For high hazard and extremely high hazard dams -- the ratings reflect the potential hazard to downstream communities, not the condition of the facilities themselves -- the new law requires reviews of the facilities' original design and construction as well as consideration of a host of other factors, including structures' current "geotechnical, structural, hydraulic, hydrological, geologic, seismic hazard, monitoring and instrumentation."
That provision grows out of the January report from an independent forensic team appointed by DWR at the direction of federal regulators.
The team said it had "not seen any indication that such a review was ever conducted for the service (main) spillway chute at Oroville Dam since the original construction. ... Such a review would likely have 'connected the dots' " of factors that led to the spillway failure.
Gallagher told The California Report on Tuesday that bringing in outside perspectives and regularly re-evaluating inspection standards are steps intended to address investigators' criticism of DWR as "an insular organization."
"We want to get to where we're operating at the highest level of public safety at these dams," Gallagher said. "And I think this outside perspective of constantly challenging our thinking, and requiring that our thinking be challenged when we update our protocols, that's what's going to help us get there."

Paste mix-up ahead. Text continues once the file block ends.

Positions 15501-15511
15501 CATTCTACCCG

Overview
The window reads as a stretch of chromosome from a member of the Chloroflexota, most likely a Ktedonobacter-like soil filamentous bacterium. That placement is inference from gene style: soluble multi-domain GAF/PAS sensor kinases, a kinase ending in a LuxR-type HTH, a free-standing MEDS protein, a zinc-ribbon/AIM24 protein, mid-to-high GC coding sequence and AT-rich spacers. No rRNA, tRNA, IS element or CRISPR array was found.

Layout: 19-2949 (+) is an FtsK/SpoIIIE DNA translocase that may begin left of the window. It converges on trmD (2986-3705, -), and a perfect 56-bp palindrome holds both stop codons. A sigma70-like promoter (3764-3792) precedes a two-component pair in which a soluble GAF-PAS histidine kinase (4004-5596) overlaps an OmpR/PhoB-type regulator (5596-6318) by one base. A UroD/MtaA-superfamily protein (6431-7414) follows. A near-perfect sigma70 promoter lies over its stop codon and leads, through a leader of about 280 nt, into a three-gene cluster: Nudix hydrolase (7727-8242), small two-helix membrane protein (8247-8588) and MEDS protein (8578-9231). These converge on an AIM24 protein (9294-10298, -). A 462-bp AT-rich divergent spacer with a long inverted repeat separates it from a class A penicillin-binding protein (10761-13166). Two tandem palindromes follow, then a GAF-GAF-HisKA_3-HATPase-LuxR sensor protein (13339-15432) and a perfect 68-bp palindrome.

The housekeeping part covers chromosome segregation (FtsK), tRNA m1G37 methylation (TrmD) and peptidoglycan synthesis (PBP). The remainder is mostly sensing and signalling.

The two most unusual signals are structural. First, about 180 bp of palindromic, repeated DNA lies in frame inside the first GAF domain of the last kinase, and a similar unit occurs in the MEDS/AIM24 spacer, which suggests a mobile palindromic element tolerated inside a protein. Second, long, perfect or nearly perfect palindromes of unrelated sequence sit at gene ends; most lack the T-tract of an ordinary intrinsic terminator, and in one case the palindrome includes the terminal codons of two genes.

Other major provisions of AB 1270:
- Dams with hazard ratings of significant, high or extremely high -- categories comprising more than two-thirds of California dams -- shall be inspected at least once per fiscal year.
- Inspections will include visual inspections of major dam features and the dam’s outlet works (i.e., spillways).
- Dam owners must operate critical outlet and spillway control features on an annual basis and shall demonstrate their full operability in the presence of the department every three years or as directed by the department.
Robert Bea, a professor emeritus of civil engineering at UC Berkeley who has led an outside effort to analyze the spillway failures, said he was encouraged by the bill but feels it's only the first of many steps that the Department of Water Resources and regulatory agencies will need to take to improve safety at Oroville and dams around the state.
"I'm very heartened by what Assemblyman Gallagher and his colleagues have done," Bea said Monday. "We've recognized that we've got an important challenge regarding our dam infrastructure and water infrastructure systems here in California."
He praised the new law's embrace of risk-based management of the state's dams -- an approach that looks beyond the results of individual inspections and considers the consequences of major failures of dam and infrastructure systems.
"This is known internationally as goal-based management," Bea said. "And the goal is to consistently develop and maintain risks that are as low as reasonably practicable."
But Bea, who has been critical of the Department of Water Resources and its actions before and since the Oroville events, added that he believes major, permanent change is needed in the agency's culture, competence and leadership to accomplish the law's safety goals.